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Efficacy of Composite Extract from Leaves and Fruits of Medicinal Plants Used in Traditional Diabetic Therapy against Oxidative Stress in Alloxan-Induced Diabetic Rats

DOI: 10.1155/2014/608590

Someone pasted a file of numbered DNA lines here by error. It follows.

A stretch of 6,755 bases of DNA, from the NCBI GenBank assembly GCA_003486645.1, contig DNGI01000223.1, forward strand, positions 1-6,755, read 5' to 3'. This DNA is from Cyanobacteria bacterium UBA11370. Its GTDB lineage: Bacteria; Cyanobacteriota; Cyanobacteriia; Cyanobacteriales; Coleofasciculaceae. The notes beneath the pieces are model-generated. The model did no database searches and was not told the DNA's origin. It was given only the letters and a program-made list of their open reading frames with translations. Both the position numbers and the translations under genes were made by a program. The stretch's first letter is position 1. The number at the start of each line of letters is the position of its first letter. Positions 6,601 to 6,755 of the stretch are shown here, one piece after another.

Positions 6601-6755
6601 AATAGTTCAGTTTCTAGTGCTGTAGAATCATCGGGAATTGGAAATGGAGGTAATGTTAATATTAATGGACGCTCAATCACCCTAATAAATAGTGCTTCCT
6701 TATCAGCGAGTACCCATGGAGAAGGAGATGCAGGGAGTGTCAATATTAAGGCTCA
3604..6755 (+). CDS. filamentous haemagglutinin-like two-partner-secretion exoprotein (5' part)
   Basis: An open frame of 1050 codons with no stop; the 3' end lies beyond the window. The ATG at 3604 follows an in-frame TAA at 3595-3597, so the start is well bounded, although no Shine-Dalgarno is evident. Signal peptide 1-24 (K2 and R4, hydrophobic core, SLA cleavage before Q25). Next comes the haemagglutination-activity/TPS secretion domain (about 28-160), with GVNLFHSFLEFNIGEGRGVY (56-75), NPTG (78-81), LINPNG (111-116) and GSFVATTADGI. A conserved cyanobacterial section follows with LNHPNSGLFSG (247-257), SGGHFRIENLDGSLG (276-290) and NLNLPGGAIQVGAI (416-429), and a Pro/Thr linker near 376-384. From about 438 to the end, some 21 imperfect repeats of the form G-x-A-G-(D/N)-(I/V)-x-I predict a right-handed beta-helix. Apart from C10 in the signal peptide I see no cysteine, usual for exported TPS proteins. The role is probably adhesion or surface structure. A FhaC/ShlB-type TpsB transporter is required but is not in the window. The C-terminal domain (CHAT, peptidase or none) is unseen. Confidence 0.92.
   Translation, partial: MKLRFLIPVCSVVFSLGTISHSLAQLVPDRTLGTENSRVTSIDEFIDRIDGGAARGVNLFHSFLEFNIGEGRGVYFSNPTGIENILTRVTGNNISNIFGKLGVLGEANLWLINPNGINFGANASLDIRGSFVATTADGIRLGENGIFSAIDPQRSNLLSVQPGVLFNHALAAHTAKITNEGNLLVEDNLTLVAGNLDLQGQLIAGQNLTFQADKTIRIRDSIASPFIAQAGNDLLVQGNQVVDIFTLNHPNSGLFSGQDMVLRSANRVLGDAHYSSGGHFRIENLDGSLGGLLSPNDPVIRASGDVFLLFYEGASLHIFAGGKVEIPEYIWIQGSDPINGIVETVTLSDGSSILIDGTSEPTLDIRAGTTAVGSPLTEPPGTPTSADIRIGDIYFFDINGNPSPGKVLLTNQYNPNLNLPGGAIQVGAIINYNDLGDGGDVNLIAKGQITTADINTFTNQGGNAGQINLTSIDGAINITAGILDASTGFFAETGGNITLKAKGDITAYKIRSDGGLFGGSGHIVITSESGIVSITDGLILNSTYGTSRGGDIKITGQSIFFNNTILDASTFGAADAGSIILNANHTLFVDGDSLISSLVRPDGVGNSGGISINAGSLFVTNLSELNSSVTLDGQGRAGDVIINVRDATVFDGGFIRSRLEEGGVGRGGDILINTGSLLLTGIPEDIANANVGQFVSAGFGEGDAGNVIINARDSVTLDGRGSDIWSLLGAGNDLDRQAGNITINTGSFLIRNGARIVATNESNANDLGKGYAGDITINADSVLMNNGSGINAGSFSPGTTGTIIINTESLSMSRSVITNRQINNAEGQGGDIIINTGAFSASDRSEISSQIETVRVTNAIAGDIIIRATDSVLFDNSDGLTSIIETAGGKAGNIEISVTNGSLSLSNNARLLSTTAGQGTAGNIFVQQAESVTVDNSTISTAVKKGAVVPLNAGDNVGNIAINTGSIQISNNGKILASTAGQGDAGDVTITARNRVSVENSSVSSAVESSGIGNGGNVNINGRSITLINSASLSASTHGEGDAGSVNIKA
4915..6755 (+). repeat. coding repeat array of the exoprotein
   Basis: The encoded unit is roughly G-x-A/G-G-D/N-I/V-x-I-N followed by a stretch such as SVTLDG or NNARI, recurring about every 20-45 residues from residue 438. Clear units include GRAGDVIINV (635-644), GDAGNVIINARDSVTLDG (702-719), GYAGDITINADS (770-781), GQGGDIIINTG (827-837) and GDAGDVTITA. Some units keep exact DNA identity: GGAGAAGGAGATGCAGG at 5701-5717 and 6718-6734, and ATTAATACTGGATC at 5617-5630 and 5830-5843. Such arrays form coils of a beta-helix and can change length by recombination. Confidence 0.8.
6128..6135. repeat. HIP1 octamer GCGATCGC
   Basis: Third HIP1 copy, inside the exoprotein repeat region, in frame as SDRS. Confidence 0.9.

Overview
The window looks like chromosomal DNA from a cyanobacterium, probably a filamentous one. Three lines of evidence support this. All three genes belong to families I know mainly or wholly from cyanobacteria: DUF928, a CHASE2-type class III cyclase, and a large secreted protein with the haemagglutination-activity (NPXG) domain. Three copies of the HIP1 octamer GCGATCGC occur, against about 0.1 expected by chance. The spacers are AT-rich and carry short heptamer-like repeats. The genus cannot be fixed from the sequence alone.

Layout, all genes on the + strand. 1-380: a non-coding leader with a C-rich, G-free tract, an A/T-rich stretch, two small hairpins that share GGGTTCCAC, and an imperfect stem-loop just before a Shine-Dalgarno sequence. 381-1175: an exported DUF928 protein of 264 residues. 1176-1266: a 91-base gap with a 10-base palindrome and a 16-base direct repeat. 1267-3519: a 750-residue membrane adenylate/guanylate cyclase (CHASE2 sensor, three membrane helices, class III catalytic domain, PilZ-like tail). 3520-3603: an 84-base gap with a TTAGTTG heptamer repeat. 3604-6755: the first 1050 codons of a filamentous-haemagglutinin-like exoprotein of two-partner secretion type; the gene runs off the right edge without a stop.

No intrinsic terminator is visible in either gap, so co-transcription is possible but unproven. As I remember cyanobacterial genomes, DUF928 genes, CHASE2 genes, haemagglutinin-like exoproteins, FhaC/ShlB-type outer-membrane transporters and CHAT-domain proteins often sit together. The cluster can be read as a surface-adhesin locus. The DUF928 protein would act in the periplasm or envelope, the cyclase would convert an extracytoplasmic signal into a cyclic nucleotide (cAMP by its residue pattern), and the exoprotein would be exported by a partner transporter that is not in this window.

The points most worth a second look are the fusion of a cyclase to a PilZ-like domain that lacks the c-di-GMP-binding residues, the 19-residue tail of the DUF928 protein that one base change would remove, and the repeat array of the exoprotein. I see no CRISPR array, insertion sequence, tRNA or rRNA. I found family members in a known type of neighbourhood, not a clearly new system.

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Oxidative stress plays a vital role in diabetic complications. To suppress the oxidative stress mediated damage in diabetic pathophysiology, a special focus has been given on composite extract (CE) and making small dose of naturally occurring antidiabetic plants leaf and fruits. The aim of the present study was to evaluate the beneficial role of CE against alloxan- (ALX-) induced diabetes of Wistar strain rats. A dose-dependent study for CE (25, 50, and 100?mg/kg body weight) was carried out to find the effective dose of the composite compound in ALX-induced diabetic rats. ALX exposure elevated the blood glucose, plasma advanced oxidation product (AOPP), sialic acid demonstrating disturbed antioxidant status.CE at a dose of 100?mg/kg body weight restored/minimised these alterations towards normal values. In conclusion, small dose of CE possesses the capability of ameliorating the oxidative stress in ALX-induced diabetes and thus could be a promising approach in lessening diabetic complications. 1. Introduction Diabetes mellitus is a syndrome characterized by chronic hyperglycemia and associated with absolute or relative deficiency in insulin secretion or insulin action [1]. Herbal medicine has been used as an antidiabetic therapy alone, along with insulin or other synthetic oral hypoglycemic agents. The use of synthetic agents is frequently associated with several undesirable side effects and fails to correct the fundamental biochemical lesion and diabetic complications [2]. The search for a cure for diabetes mellitus continues along with traditional and alternative medicine. Many herbal supplements have been used for the treatment of diabetes, but the scientific evidence to support their effectiveness has only been investigated for a few [3]. To suppress the oxidative stress mediated damage in diabetic pathophysiology, researchers usually look for naturally occurring antioxidants [4, 5]. Diabetes mellitus (DM) is strongly associated with oxidative stress [6]. Chronic hyperglycemia resulting from diabetes brings about a rise in oxidative stress due to overproduction of reactive oxygen species (ROS) as a result of glucose-autoxidation and protein glycosylation. Generation of ROS leads to oxidative damage of the structural components (such as lipids, DNA and proteins) of cells which culminate into complications affecting the eyes, kidney, nerves, and blood vessels [7]. Oxidative insult in cells is also created by the impairment in functioning of endogenous antioxidant enzymes because of nonenzymatic glycosylation and oxidation [8]. Aegle marmelos is a


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